These concerns are exacerbated by the lack of reciprocal access to the Chinese market. As noted, the OECD investment restrictiveness index rates China as one of the world’s most restricted markets. Advanced economy companies have found that whole sectors are off-limits in China. Some sectors involving information technology that were open for competition previously have been effectively closed over the past five years. Lack of access to the Chinese market has led to calls for making access to advanced markets conditional on China (and other restricted markets) providing equal investment opportunities.
There have been earlier waves of concern about foreign investment, certainly in the United States. In the 1980s and early 1990s, the focus was on Japanese and Middle Eastern investment. Indeed, President Trump was at the time critical of what he viewed as a lack of reciprocal access to the Japanese market for U.S. investors. Similarly, there have been periodic eruptions in Europe and Japan over foreign acquisitions. What makes Chinese investment so sensitive, however, is the role of the state and a perception that China is both an economic and security competitor.
Host Country Investment Regimes
Most advanced countries have some form of foreign investment vetting process, though there is wide diversity in the scope and structure of regimes across Europe, Japan, and North America. Some European countries have powers to review and/or block non-EU origin investments in sensitive or strategic sectors such as defense production (see, e.g., France, German, and the United Kingdom), and policymakers in countries such as Germany, France, Italy and the United Kingdom have suggested it may be time to review those frameworks. Japan similarly has powers to vet acquisitions in designated sectors. The U.S. process focuses exclusively on national security threats, though there is discussion in Congress of modifying the review process to assess economic benefits or reciprocal access. Not only are the legal regimes different, but the approach of regulators varies, with some (e.g., in the United States) being exacting in their scrutiny and others less so.
As President Ronald Reagan declared when issuing his international investment strategy in 1983, “[i]nternational direct investment plays a vital and expanding role in the world economy.” Market-driven investment flows benefit advanced economies as much as emerging markets such as China. Major countries — advanced countries and China included — understandably assess national security implications of investment. However, the Chinese government roles in guiding industrial policy and in restricting access to the Chinese market create a challenge for maintaining support for the openness so essential for the international economy.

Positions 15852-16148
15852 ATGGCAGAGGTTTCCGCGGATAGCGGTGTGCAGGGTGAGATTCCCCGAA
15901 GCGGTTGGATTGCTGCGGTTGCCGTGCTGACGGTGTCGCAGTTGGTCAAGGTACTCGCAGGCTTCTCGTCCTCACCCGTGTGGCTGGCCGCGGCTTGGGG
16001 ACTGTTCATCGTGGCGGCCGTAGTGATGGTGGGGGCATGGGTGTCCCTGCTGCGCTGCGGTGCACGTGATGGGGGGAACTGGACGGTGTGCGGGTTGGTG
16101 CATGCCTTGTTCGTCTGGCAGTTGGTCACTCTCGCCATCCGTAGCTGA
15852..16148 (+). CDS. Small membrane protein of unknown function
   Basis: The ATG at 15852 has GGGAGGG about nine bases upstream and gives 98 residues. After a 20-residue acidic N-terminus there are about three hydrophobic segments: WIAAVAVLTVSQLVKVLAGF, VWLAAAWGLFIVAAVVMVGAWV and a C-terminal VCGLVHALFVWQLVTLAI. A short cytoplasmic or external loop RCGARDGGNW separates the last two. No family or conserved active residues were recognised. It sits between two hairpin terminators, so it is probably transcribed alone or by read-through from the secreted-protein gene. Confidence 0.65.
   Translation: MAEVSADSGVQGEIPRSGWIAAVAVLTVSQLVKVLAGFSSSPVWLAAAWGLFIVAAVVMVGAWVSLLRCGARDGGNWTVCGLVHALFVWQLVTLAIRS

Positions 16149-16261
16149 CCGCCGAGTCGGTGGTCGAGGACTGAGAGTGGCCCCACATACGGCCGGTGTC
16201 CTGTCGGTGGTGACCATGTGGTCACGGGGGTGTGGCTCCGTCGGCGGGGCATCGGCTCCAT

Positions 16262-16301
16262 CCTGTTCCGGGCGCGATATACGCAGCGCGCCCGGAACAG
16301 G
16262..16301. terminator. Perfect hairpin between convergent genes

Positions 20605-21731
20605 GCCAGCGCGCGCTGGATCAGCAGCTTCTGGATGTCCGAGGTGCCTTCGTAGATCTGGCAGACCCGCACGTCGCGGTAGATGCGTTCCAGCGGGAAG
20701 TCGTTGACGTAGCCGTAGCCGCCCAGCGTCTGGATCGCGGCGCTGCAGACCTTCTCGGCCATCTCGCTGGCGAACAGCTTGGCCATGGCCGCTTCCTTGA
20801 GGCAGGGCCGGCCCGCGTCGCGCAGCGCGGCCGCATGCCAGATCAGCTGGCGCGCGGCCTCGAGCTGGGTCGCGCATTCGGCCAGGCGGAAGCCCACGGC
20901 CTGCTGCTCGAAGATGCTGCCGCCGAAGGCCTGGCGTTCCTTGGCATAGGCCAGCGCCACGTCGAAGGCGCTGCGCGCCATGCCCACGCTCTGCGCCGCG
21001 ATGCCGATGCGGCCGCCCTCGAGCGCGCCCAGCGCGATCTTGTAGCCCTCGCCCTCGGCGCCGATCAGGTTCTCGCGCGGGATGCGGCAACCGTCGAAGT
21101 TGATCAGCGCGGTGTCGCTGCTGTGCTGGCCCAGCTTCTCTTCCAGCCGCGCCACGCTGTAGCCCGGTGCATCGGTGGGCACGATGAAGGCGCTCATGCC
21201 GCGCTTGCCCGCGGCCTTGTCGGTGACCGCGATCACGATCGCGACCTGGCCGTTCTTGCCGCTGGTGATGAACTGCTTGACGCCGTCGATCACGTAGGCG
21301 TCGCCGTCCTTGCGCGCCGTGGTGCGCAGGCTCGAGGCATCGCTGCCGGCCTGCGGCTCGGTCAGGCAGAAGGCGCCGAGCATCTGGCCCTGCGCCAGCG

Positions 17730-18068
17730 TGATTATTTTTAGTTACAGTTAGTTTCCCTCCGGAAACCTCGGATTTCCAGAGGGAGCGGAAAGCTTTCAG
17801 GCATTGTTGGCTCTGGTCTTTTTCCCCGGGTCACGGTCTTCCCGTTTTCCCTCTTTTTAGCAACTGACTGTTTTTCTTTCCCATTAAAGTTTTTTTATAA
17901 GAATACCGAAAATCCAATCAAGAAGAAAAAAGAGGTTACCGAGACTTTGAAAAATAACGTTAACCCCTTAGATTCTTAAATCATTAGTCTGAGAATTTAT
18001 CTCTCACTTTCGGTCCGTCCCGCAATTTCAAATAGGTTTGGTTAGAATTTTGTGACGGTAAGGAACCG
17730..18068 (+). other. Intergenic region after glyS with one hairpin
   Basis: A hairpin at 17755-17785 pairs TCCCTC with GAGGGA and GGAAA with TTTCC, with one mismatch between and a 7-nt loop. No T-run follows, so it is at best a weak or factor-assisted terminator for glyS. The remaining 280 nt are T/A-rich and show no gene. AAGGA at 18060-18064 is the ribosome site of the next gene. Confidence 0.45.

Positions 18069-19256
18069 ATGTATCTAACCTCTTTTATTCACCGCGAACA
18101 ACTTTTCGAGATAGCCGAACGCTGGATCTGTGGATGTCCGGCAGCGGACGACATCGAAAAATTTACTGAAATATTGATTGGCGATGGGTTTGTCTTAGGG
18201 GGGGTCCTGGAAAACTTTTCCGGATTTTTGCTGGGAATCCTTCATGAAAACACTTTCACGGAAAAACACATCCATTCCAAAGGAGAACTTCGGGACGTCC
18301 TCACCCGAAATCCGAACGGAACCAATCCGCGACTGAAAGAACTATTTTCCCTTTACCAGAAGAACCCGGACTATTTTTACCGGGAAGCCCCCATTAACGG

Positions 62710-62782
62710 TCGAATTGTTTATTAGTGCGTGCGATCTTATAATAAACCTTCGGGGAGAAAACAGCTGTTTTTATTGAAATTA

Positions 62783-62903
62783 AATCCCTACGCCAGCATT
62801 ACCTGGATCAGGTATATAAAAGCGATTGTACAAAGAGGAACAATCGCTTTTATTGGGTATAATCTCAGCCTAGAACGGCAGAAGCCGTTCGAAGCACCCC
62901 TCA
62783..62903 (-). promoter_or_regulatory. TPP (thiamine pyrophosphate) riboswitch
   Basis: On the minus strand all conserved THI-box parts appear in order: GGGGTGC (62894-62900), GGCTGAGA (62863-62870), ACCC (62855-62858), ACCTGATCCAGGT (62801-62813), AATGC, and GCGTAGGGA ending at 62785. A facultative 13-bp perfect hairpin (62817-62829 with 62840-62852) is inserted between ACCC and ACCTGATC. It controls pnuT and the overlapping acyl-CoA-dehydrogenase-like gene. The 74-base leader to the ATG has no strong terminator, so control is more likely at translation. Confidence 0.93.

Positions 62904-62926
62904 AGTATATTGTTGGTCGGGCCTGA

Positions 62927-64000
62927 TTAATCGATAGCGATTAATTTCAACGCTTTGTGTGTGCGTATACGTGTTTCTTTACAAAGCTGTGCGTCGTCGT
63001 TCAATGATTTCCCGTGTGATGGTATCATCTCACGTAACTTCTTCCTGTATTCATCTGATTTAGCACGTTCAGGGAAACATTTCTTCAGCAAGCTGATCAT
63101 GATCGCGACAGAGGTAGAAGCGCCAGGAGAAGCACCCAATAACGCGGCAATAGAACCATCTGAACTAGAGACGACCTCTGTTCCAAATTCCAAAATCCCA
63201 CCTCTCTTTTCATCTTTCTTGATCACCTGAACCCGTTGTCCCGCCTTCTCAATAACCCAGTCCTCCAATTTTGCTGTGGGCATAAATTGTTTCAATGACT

Europe, Japan, and the United States should work together on investment policy, to ensure that legitimate security interests are protected while using their joint leverage to encourage China to open its market for investment and trade. The G7 could provide a useful platform for that coordination. First, security. While national security is best dealt with at the national level, there is an opportunity for advanced economies to align their review processes and to share assessments on security vulnerabilities and threats. Common approaches could ensure more effective protection of legitimate national security risks while allaying more far-fetched concerns that unnecessarily impede useful investments. The greater coordination could have the added advantage of creating greater regulatory certainty for Chinese and other investors over time.
“Coordinating through the G7, the advanced economies could work together to encourage China to open its market to foreign investment…”
Second, fairness and reciprocal access. As noted, China has one of the world’s most restrictive investment environments. Companies from advanced markets find themselves increasingly competing in advanced markets with Chinese firms while China limits access to the its market. Not surprisingly, this un-level playing field has undermined support for the international trading system. Advanced countries have individually sought to encourage China to provide market access. Japan has already negotiated bilateral investment agreements to facilitate investment, and both the EU and United States are working on their own treaties with China. Moreover, just as Congress is considering revising the U.S. investment regime, Germany, France and Italy have urged the Commission to consider modifications to EU rules to address lack of perceived fairness and access. Coordinating through the G7, the advanced economies could work together to encourage China to open its market to foreign investment, perhaps consolidating their investment negotiations with China into one process to increase leverage.
Advanced markets and emerging markets such as China benefit from the open trading and investment regime. That open international system ultimately depends on a sense of fairness and reciprocity among members. Just as Japan, Europe and the United States can strengthen their own security by coordinating more closely amongst themselves, they can also promote a sustainable open investment environment by working together with China to ensure a level playing field.